Thursday, November 15, 2012 |
Emma Donoghue gained international recognition for her 2010 novel Room, which won the Rogers Writers' Trust Fiction Prize and was shortlisted for the Man Booker Prize and the Orange Prize for Fiction. Her latest book is a collection of short fiction entitled Astray. The 14 stories it contains range widely both in time and place, from Texas to London, England, and from the 1600s to the 1900s. In a recent interview with As It Happens, Donoghue talked about the inspiration for the stories and how her own experiences come into play when she's writing.
Asked what brings these diverse stories together, Donoghue identifies travel as a common theme. "I would say everyone in this book has either made a significant, life-changing journey or in some cases their lives have been shaped by somebody else's journey," she explained. She cited a story featuring a teenage girl in New York City, set in 1901. "She discovers that her father, who has just died, is female! And so her whole life is rocked by the fact that her father, in crossing over from Ireland or maybe Scotland to America, also crossed the gender line. So I would say this book is really about travel in the most serious sense -- emigration, migration, long journeys and adventures, basically."
The journeys described in the book aren't always undertaken wholeheartedly. The ambivalence is understandable, according to the Irish-born writer. "You know, plenty of people headed off to Canada or America on the basis of government information, propaganda campaigns. Often you'd go off with a brochure in hand and you'd turn up and it wouldn't be like that at all," she said. She went on to say that some emigrants never adapted to their new life. "So I think there are just as many complicated and unhappy stories of immigration as there are of the classic sort of 'making good in the new world' kind of story."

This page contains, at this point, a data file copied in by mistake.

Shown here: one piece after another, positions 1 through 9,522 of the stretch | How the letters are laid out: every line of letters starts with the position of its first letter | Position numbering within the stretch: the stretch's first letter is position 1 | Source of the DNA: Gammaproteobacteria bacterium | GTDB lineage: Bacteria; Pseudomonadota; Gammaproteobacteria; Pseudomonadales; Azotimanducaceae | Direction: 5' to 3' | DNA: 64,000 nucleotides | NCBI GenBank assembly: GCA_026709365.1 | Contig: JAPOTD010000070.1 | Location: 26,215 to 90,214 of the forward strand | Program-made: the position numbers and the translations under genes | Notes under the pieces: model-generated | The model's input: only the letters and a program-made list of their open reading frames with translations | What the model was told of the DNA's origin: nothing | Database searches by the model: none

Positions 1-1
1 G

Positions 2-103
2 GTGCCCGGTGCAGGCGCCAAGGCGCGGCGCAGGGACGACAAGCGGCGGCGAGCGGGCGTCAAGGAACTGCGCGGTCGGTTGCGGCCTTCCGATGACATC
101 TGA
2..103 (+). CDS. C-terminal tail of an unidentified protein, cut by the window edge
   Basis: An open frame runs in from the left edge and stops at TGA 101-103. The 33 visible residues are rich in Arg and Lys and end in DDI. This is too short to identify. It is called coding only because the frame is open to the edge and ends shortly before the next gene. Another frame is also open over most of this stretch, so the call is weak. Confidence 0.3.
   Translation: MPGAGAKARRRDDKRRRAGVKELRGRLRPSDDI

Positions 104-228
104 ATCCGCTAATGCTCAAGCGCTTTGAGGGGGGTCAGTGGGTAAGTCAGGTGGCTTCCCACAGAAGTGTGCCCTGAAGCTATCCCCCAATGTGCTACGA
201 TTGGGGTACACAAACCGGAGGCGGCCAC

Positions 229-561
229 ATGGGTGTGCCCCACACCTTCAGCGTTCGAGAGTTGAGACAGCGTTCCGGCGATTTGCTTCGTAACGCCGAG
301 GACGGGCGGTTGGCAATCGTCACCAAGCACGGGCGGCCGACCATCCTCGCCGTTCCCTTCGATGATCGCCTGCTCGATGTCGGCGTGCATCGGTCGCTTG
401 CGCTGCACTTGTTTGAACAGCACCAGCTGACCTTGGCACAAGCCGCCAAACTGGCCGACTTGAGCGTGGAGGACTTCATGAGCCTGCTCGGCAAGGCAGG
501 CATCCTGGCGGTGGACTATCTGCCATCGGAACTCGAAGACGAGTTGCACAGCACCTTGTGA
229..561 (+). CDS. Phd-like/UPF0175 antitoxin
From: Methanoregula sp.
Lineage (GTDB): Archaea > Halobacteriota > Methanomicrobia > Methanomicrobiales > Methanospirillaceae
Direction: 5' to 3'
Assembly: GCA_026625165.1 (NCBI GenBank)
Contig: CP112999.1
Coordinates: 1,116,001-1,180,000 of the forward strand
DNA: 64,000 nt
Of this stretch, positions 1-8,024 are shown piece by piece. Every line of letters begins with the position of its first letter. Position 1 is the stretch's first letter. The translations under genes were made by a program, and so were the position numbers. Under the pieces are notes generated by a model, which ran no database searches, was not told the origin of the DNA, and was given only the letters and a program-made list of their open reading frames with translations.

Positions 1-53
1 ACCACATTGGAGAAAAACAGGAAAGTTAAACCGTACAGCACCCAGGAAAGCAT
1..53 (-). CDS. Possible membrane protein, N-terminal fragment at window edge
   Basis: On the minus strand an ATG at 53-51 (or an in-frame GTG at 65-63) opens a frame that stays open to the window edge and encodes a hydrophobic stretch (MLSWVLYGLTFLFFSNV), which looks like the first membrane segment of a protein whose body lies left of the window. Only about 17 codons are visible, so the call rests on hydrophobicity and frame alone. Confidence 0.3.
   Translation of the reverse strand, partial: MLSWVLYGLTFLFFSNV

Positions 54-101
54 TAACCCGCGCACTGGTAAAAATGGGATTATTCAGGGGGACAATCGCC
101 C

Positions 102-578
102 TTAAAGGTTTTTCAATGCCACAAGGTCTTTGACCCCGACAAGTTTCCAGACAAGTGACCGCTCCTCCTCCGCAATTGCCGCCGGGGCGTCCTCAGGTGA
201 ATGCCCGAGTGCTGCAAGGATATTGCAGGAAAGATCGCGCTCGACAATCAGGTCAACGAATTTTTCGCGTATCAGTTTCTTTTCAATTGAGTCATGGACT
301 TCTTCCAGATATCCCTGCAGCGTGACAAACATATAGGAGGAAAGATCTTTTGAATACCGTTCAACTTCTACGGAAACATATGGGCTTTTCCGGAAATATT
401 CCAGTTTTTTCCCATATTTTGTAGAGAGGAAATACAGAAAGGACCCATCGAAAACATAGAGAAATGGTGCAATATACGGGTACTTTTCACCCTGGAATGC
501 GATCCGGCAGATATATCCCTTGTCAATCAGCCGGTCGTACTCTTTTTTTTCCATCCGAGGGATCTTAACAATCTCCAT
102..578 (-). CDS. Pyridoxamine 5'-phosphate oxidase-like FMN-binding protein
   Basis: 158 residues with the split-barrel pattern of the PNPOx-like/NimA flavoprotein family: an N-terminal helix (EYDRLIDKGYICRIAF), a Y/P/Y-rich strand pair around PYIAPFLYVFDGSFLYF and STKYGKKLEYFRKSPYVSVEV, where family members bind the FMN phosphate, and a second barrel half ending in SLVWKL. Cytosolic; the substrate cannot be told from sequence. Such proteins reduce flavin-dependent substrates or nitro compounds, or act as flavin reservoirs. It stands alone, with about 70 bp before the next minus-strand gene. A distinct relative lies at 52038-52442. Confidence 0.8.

Donoghue's own experience of emigration came "under sort of cushy circumstances." She moved from Ireland to England, where she did a PhD, before coming to Canada. "But you still go through the disconcerting experiences of being an outsider, even if you arrive under good circumstances and you're living in a place where they speak the same language as you grew up with," she said. "It's almost more disconcerting because you think at first glance, oh, yes, this is an English-speaking country , just like I grew up in, this is fine. And then you're knocked off balance by those little words that aren't quite the same as those of the locals, or all those cultural habits that are again not quite the same."
Though Donoghue draws from her own experiences and imagination in her writing, the stories in Astray were all based on actual historical incidents, which she gleaned from a newspaper or archive. In the book, she includes detailed notes on each story's source. "I feel, ethically, you know, these long dead, forgotten people, I want them to be known," she said. "Also I wanted to highlight the contribution that scholars make to historical fiction like mine."
Even though the stories are set in the past, Donoghue sees a modern aspect to them. They often deal with an involuntary journey and thus "correspond to all the refugees and emigrants of economic need today," she said. "Because even though we talk a lot about travel as a leisure activity, travel today is often done out of climate change, out of desperate need, or with soldiers and guns coming after you."
The final story, "What Remains", is based on the life of two women sculptors living just outside Toronto. Rather than focus on their heyday, Donoghue chose to write about the pair when they were in decline, and living in a nursing home. Though choosing a point of view is important when she's writing, "choosing the moment to visit these lives" is also crucial, she said. "The great thing about a short story is that it doesn't have to trawl through someone's whole life, it can come in glancingly from the side."